Home » GST Cafe » GST Cafe | Supreme Court rules service tax to be applicable on inter-company reimbursement of salary and other expenses in relation to secondment of expat personnel in India

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This update relates to a ruling of Supreme Court of India (CCE&ST vs. Northern Operating Systems Pvt. Ltd.) relating to applicability of Service Tax on inter-company payment of salary and other expenses in relation to seconded expatriate employees in India.

The Respondent, Northern Operating Systems Pvt. Ltd., had entered into agreements with its overseas group entities for rendering back-office support and information technology support services. Pursuant thereof, an overseas group entity was required to second its employees to the Indian company. The seconded employees were required to act under the directions of Indian company. The seconded employee would receive salary, bonus, social benefits and out of pocket expenses from its overseas group entity.

The Respondent raised the following contentions:

  • Circular F. No. B1/6/2005-TRU dated 27 July 2005 clarified the scope of

    “Manpower Recruitment or Supply Agency” service to include staff who are not contractually employed by the recipient but work under the direction of the recipient. This view is further strengthened by Master Circular No. 96/7/2007-ST dated 23 August 2007.

  • Prior to 2012, ‘manpower recruitment or supply agency’ services were specifically defined as a taxable service under the Finance Act, 1994. Thereafter, with the implementation of the negative list regime, the services provided by an employee to the employer in the course of employment had been kept explicitly excluded from the definition of ‘service’.
  • In the present case, one agreement related to provision of back-office support services by Indian entity to foreign entity on cost plus markup basis. Through a second agreement, Indian entity requested its foreign entity for secondment of its managerial and technical personnel in India. Such personnel were required to devote all their time and efforts under the direction of the Indian entity. The process of dispersal of the salaries and allowances is solely for the sake of convenience and continual of the social security benefits in the home country of the seconded employee. Consequently, an employer-employee relationship existed between the Indian entity and the personnel.

Ruling by Hon’ble Supreme Court

The Apex court has ruled out there is no singular determinative test, which could be laid down to employer-employee relationship, the Supreme Court held that such examination must be based on a host of factors. Thus, adopting a ‘substance over form’ approach to identify the “real” employer, the SC undertook a detailed review of the agreements and concluded that an employer-employee relationship does not exist between the Indian entity and the personnel. Following reasons are highlighted:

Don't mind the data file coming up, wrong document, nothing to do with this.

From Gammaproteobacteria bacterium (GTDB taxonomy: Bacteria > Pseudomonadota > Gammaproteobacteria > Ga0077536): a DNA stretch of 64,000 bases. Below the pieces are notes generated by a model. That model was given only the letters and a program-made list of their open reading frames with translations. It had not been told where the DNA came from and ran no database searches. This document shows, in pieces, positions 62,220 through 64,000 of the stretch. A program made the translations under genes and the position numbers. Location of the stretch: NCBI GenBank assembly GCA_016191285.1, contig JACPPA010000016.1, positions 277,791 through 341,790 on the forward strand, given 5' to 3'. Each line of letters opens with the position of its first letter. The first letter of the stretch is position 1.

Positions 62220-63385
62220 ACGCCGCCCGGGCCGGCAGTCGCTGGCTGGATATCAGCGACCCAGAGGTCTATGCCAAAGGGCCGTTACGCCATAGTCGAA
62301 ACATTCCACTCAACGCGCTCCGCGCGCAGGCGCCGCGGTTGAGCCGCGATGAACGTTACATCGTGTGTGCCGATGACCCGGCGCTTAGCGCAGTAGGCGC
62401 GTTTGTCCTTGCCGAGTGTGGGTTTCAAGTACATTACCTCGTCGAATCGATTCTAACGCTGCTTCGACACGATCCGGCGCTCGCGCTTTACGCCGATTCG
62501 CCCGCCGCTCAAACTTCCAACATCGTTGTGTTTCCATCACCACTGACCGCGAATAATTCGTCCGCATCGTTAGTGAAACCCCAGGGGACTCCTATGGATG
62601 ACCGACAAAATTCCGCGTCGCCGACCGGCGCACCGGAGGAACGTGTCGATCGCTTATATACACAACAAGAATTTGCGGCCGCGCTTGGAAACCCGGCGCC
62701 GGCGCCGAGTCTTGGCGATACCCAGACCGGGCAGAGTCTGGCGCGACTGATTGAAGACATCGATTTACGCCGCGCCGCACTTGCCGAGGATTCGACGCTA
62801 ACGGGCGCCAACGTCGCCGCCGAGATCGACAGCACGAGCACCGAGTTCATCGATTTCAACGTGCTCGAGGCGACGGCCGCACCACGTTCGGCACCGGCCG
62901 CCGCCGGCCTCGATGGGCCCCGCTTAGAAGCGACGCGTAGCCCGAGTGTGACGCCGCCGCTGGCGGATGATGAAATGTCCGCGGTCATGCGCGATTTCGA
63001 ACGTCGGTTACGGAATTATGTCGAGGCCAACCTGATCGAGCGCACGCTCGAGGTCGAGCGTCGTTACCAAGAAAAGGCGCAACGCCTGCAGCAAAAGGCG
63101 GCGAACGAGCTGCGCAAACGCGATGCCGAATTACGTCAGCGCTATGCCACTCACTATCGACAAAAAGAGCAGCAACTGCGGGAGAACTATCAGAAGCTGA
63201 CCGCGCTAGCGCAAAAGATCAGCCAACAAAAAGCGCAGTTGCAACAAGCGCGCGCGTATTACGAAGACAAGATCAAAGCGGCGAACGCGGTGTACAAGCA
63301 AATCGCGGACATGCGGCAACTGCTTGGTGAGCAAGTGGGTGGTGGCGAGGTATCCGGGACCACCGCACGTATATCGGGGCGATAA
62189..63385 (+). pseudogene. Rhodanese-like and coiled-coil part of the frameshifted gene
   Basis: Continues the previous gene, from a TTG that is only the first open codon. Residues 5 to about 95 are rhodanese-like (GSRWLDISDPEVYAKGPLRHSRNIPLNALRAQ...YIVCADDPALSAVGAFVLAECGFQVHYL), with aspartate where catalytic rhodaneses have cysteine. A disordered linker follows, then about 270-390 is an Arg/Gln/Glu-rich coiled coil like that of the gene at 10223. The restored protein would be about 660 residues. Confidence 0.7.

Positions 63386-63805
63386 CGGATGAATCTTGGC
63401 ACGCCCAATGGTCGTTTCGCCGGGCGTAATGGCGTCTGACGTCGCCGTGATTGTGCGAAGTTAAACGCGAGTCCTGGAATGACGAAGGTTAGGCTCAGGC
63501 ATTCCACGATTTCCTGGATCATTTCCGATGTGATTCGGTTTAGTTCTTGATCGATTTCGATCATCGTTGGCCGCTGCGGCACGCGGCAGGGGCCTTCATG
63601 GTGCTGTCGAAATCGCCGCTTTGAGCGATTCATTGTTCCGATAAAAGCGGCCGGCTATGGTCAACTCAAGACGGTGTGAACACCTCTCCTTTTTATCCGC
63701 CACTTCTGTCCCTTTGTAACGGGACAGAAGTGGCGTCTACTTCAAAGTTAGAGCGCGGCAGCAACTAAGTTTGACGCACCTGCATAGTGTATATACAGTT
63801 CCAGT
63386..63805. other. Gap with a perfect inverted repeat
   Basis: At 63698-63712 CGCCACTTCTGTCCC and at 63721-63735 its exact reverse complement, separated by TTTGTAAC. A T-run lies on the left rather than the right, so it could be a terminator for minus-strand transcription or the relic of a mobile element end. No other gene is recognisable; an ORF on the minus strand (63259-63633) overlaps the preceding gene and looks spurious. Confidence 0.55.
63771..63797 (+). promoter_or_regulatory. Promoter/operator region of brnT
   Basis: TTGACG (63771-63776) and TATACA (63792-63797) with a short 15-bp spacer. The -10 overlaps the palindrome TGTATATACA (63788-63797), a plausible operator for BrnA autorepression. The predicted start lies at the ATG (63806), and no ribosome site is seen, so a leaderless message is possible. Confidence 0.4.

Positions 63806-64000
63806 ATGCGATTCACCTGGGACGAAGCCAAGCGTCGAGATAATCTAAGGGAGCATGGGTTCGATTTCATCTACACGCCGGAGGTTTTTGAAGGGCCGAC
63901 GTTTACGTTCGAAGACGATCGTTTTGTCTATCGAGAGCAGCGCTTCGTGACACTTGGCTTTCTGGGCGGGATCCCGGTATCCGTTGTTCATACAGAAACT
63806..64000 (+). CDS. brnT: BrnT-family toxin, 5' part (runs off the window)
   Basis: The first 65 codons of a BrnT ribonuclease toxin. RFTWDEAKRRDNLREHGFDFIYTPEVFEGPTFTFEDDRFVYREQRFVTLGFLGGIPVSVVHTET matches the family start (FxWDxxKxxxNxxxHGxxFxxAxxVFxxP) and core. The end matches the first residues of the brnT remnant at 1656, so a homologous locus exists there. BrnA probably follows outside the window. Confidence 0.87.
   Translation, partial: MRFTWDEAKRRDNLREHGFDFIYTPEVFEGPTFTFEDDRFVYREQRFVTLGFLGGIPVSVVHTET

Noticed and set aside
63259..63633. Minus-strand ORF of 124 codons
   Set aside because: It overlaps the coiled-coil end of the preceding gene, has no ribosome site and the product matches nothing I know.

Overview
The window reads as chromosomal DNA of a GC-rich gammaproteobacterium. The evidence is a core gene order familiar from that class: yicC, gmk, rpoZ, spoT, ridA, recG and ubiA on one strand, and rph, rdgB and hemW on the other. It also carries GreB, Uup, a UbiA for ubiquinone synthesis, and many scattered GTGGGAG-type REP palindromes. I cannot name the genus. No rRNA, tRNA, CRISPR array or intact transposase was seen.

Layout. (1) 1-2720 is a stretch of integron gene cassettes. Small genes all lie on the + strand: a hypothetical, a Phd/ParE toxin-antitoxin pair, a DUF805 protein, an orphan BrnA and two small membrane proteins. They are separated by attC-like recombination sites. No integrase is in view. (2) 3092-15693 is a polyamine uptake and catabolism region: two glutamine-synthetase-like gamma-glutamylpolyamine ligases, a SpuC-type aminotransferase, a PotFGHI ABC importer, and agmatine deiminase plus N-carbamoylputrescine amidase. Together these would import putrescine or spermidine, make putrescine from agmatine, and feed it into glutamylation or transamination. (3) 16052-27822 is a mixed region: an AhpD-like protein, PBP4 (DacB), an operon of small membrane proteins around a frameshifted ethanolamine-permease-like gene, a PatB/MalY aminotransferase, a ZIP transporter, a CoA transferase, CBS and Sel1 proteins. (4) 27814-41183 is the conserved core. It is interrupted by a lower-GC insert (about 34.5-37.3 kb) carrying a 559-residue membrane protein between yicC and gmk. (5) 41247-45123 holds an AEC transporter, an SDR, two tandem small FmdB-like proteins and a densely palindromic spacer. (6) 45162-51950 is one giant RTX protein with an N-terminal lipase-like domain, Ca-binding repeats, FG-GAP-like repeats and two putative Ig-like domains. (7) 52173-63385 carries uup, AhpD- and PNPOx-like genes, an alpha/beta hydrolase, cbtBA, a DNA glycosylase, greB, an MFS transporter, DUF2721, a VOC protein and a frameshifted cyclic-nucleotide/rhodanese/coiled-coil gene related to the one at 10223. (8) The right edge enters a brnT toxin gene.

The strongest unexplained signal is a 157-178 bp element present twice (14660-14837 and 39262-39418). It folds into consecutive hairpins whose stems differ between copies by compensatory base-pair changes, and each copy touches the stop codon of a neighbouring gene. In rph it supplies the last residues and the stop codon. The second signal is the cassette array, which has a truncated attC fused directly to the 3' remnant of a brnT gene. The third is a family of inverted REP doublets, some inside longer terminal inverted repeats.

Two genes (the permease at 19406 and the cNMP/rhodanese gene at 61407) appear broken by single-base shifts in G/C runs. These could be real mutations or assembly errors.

• The terms of employment of the personnel, even during the secondment, are in accord with the policy of the overseas company;
  • It was observed that secondment is part of the global policy of the overseas employer loaning their services, on temporary basis. On the cessation of the secondment period, they have to be repatriated in accordance with a global policy.
  • The salary package, with allowances, etc., were all expressed in foreign currency. Also, the allowances included a separate hardship allowance of 20% of the basic salary for working in India. Additionally, a monthly housing allowance and an annual utility allowance was also assured.

Our Comments

The ruling of Supreme Court, though provided in relation to a factual backdrop, may have deep impact in relation to disputes on the issue pending before Tax authorities and Tribunal. The reasoning provided may also be applicable under the GST regime. The ruling effects a change in position earlier laid down by CESTAT in decisions of Volkswagen India Pvt. Ltd. and Franco Indian Pharmaceutical Pvt. Ltd.


For any clarification, please write to:

Mr. Shammi Kapoor, Partner at [email protected]

Mr. Arnab Roy, Associate Partner at [email protected]